When it comes to the price and quality of mountain bikes, the sky -- or your budget -- is the limit. Mountain biking is not a cheap form of recreation and exercise, and there's a pretty big difference between bikes on opposite ends of the price spectrum. Basic models can be purchased for as little as $85 to $300 (especially from large retailers and online discounters), while the most decked-out, high-performance models can run $5,000 or more.
If you don't know your derailleur from your toe clip, then perhaps a top-of-the-line bike is more than you need -- or can properly maintain. Because nearly every part and piece of a mountain bike is replaceable and upgradeable, it's possible to buy a "standard" mountain bike and -- to a limit -- increase its performance over time.
You'll also spend more time replacing chains and other parts on the more affordable but less durable low-end bike. On the bright side, you'll be learning about mountain bikes one part at a time. However, once you get more serious about mountain biking, you very well may decide to opt for a better bike that holds its own against time, the elements and wear-and-tear.
If you haven't done any mountain biking, consider borrowing a bike from a friend or renting one from a bike shop. This way, you'll discover whether this is the sort of thing you want to pursue and fork over some serious cash for. Also, you'll have a better knowledge of bikes in general, and you'll be better prepared to discuss specifics with a bike seller.
If you are just a hobbyist or you use your mountain bike to cruise around the neighborhood, there's nothing wrong with using a low-end bike without full suspension (suspension on both the front and rear of the bike, as opposed to just the front) and other add-ons, features and accessories.
After you spend time navigating your way around difficult terrain, the value of full suspension and other such features will become quite clear.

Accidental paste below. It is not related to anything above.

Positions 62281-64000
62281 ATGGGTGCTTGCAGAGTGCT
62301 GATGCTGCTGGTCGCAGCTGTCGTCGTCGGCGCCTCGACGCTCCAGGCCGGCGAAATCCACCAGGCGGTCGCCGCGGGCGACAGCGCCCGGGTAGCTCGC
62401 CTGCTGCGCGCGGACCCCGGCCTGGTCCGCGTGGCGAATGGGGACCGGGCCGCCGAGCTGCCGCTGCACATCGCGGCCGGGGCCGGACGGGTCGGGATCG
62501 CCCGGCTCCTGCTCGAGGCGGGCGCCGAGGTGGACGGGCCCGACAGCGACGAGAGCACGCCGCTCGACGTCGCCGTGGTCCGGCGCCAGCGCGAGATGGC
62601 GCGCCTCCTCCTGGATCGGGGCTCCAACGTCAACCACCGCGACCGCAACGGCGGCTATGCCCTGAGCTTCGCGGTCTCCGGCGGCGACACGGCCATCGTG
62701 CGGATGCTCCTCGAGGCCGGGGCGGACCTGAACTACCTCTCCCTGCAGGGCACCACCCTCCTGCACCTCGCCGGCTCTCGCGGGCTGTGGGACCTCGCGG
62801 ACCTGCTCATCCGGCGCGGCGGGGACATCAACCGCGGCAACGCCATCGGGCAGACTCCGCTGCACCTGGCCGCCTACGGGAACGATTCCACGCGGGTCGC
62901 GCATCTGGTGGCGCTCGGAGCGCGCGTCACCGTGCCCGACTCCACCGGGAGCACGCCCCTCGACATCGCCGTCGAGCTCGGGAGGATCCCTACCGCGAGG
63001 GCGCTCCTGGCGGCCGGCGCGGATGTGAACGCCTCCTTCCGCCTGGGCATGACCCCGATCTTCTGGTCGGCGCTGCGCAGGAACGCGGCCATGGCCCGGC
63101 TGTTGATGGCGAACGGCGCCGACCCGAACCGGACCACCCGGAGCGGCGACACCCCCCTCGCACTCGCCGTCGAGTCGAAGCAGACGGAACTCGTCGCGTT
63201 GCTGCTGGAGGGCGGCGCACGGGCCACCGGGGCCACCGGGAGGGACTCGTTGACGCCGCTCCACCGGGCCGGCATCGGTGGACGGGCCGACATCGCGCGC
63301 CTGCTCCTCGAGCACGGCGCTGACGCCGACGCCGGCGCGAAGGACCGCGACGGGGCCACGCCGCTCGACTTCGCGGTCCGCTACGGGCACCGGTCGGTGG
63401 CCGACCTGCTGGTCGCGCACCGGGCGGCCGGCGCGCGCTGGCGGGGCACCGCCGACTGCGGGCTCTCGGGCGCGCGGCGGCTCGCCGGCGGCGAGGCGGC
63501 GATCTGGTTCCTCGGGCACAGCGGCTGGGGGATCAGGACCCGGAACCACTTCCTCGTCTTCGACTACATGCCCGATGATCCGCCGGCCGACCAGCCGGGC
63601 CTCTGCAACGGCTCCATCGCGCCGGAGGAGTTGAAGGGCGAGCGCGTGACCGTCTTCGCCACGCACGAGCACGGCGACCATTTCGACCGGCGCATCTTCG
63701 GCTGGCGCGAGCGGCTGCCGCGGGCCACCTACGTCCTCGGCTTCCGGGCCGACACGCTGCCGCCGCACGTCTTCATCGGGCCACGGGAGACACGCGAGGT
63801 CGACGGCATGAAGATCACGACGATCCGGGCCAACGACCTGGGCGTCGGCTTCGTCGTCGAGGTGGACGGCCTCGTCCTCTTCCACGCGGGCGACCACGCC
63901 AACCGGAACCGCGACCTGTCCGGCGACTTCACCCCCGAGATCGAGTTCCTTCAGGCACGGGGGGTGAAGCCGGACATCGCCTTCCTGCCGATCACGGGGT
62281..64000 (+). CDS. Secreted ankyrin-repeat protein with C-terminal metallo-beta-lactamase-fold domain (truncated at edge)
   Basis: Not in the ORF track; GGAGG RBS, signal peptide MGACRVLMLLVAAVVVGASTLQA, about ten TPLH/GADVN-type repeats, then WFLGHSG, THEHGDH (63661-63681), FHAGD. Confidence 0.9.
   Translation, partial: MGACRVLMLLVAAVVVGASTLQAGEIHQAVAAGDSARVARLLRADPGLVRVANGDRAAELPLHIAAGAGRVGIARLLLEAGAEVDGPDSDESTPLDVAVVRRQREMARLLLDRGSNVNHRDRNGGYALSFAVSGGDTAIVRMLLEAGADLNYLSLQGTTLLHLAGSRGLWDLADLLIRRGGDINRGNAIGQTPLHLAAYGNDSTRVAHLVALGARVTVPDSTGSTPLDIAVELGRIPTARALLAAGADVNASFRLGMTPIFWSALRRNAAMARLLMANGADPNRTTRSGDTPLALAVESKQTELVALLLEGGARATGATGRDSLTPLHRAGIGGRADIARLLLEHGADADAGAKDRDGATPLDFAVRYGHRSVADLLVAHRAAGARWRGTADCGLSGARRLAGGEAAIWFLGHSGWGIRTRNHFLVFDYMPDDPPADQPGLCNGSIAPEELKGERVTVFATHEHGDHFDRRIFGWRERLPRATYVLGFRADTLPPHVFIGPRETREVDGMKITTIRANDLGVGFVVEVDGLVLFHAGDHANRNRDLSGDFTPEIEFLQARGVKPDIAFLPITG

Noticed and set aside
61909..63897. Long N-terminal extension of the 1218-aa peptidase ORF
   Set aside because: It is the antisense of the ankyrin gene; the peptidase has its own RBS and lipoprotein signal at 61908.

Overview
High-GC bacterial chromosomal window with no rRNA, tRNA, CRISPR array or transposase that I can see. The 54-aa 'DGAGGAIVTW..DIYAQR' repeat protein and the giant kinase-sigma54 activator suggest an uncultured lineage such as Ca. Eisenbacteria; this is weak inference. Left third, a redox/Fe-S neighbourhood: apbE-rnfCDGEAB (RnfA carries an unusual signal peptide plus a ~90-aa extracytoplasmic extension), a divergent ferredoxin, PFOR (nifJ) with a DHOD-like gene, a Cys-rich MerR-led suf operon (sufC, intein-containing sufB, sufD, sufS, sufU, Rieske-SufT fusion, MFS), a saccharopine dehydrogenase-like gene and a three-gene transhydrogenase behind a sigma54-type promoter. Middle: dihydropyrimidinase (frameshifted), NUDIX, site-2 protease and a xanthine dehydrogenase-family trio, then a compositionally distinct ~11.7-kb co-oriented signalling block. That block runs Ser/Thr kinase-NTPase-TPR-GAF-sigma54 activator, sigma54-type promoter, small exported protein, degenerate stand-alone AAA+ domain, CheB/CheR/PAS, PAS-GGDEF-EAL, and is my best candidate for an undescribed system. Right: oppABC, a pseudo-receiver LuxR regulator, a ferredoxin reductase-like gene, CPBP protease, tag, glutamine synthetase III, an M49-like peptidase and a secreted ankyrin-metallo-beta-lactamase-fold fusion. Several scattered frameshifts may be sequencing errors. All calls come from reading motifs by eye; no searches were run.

If you're a more experienced rider, you don't need a high-end mountain bike, but you'll want to get the best bike you can afford, keeping in mind that even mid-range mountain bikes can cost more than $1,000.
See the next page for lots more information on mountain bikes.
Related HowStuffWorks Articles
- Donaldson, Doug. Bicycling Magazine's Guide to Bike Touring: Everything You Need to Know to Travel Anywhere on a Bike. Rodale, 2005. ISBN 1579548628, 9781579548629.http://books.google.com/books?id=xyQhru7JJTUC&dq=mountain+bike+accessories&source=gbs_navlinks_s
- MTB Britain. "Beginners Mountain Bike FAQ." (Dec. 22, 2009)http://www.mtbbritain.co.uk/beginners_mtb_faq.html
- Van der Plas, Rob. Mountain Bike Maintenance: Repairing and maintaining the off-road bicycle. MBI Publishing Company, 1994. ISBN 0933201656, 9780933201651.http://books.google.com/books?id=A7l-GdYX5RgC&dq=mountain+bike+accessories&source=gbs_navlinks_s
- VanInwegen, Myra. "What kind of bike do you need?" (Dec. 22, 2009)http://www.myra-simon.com/bike/whatbike.html
- Worland, Steve. The Mountain Bike Book. MBI Publishing Company, 2003. ISBN 0760316724, 9780760316726.http://books.google.com/books?id=NBjqy8a-f4gC&printsec=frontcover&source=gbs_navlinks_s#v=onepage&q=&f=false